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bhatia ungar-sargon is the author of the book, deputy opinion editor at "newsweek" and she's here with me now to talk through it. thank you for coming in. >> thank you very much for having me. its very brave to have me on. thank you for having me. >> it is, why? >> like you said, the word woke, people are really allergic to it now in the liberal circles and left wing circles. that's why i want to define it. >> yes, we should define it. what is woke, first of all? >> it is not woke to advocate fiercely for police reform. that's a global emergency. when there was a bill written about police form, that is not woke. it is something we really need, police reform. it is not woke to advocate for an equitable education decision. it is woke to be calling for defunding police. it is woke to be saying that merit-based education is somehow white supremacy. the word woke actually comes from sociologists, brian. it was appropriated after --
originally it was used as black slang in order to refer to things like systemic racism at the state level, again, something that is very important we talk about. but socialists noted something they called the great awokening. what they're talking about is starting around 2015, and this is something i'm sure you and your viewers noticed, what we saw is white liberals starting to have more extreme views on race than even people of color, the people of color that they're advocating on behalf of. they started to advocate for things like defund the police, we saw recently, and that is a view most closely held by highly affluent, highly ed caded liberal elites. while 81% of african-americans oppose the defunding of police. in my book i'm trying to explore where did that come from, where which great woke come from and why did it happen? what i'm finding is white african-american liberals using
the real pain of black americans to draw from the human good and ban of all races. that's the argument. >> and wa you spoke to the media right out in front. what is the who or what is the woke media? >> you tell me, brian, are we on woke media now? no, let's talk about people like "the new york times," "the washington post," npr, cnn. what they found was starting around 2011/2012 the absolute skyrocketing of the use of woke words like white privilege or marginalization or oppression. these companies started using these words when they went digital as a way of increasing their traffic and it created this feedback loop with the affluent white readership they were courting to where it shifted public opinion. >> you say it was trying to gain traffic. maybe it was just trying to cover america more accurately. >> that's a really great question.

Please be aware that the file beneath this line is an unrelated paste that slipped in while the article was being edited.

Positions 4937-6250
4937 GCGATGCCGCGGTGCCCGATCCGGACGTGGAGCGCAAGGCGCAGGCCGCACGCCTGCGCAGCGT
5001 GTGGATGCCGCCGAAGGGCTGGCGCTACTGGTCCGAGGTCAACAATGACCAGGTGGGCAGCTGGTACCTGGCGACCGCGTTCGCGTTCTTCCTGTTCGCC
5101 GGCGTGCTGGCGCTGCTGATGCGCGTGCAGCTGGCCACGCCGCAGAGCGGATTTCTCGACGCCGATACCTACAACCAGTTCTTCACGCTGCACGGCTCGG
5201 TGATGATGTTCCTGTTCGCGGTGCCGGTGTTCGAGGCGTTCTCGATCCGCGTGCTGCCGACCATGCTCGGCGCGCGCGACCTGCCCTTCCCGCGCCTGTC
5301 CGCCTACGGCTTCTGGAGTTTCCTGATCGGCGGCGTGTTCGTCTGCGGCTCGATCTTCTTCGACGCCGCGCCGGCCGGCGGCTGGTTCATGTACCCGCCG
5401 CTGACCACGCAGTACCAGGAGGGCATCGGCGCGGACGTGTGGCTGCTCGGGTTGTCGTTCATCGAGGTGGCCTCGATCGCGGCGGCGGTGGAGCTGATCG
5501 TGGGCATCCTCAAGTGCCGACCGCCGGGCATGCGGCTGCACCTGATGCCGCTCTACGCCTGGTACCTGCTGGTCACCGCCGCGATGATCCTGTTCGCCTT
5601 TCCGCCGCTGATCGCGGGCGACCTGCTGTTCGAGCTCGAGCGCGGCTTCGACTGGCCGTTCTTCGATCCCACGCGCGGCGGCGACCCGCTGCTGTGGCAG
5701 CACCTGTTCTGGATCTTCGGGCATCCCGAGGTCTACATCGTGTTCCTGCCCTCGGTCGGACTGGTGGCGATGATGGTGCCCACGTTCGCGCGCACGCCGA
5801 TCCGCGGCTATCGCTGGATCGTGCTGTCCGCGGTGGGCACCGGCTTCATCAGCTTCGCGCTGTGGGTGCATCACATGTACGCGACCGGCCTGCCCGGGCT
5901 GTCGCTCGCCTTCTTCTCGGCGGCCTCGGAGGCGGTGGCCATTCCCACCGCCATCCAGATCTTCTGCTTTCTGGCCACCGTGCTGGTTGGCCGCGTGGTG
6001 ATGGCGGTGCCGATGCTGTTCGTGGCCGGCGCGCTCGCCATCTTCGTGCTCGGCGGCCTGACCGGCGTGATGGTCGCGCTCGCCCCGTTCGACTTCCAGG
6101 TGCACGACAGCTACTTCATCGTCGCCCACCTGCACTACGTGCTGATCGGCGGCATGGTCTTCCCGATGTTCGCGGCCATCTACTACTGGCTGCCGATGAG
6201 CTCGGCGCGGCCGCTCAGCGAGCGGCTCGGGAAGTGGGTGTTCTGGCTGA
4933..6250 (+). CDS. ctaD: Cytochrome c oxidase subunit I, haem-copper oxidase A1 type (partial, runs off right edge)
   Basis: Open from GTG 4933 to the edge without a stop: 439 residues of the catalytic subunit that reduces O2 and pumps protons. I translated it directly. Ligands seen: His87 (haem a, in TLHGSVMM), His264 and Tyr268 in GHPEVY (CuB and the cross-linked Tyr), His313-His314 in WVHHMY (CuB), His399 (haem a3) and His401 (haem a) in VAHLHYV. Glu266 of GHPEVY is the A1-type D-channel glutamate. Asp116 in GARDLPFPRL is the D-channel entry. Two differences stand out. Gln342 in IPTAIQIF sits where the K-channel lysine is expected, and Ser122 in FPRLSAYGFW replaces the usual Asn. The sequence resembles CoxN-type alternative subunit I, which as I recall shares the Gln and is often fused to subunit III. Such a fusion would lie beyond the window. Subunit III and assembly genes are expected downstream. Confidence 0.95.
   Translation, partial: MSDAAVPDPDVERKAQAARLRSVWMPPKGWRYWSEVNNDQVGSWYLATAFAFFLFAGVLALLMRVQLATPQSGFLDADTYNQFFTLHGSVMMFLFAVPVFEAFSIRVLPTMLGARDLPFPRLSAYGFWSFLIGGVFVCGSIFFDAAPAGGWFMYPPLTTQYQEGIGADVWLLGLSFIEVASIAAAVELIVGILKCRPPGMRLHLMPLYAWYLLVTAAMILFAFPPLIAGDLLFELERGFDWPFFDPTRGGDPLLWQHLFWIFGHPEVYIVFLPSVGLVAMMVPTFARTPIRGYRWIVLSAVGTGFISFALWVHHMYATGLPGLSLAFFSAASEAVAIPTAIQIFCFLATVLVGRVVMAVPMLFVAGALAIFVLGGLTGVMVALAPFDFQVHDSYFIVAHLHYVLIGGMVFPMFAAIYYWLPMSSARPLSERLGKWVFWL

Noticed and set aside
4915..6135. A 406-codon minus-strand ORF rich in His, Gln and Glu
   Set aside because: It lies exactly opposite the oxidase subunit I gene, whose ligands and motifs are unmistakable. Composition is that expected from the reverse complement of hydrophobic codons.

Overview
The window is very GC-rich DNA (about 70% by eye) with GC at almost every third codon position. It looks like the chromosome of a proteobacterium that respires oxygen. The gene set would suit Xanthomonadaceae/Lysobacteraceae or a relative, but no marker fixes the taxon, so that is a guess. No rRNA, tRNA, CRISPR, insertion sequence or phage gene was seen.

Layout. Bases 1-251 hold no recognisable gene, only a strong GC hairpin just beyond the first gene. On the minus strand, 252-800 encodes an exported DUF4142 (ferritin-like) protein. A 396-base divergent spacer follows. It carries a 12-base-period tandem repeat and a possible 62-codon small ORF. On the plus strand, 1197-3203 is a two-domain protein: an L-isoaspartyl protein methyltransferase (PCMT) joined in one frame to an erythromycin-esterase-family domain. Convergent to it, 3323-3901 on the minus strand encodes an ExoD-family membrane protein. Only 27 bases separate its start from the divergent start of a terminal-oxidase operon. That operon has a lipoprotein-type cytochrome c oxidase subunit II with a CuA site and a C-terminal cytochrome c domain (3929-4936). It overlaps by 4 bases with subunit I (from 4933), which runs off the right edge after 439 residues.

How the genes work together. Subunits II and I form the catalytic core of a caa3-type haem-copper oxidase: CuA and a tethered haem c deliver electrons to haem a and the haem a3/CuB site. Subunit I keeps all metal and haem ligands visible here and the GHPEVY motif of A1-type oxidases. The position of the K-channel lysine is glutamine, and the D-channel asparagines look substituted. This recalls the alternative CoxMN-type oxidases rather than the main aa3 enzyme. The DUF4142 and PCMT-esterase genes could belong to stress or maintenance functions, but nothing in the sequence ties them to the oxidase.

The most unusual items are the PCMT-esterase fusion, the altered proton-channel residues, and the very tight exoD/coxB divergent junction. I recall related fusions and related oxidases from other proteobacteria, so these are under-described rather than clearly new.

are they just covering a rise in racism? >> not just rise in racism but recognizing marginalized communities, take ig the lives of all american lives seriously and not just covering one subset that usual glitz aly gets all o media attention. >> it is extremely important we cover state sponsorism where it exists. that's not what's happening. what we are seeing is a moral panic around race that is creating the very communities that we're supposedly advocating on behalf of. think about the difference between advocating for police reform, coverings issues of police reform and advocating for defunding the police, which is a view that is going to harm poor black communities more than anybody else. which is precisely why it is the one that is most popular. >> it went down in minneapolis. we're not seeing actual public for -- defund the police is a terrible slogan, but for the proposals behind that slogan.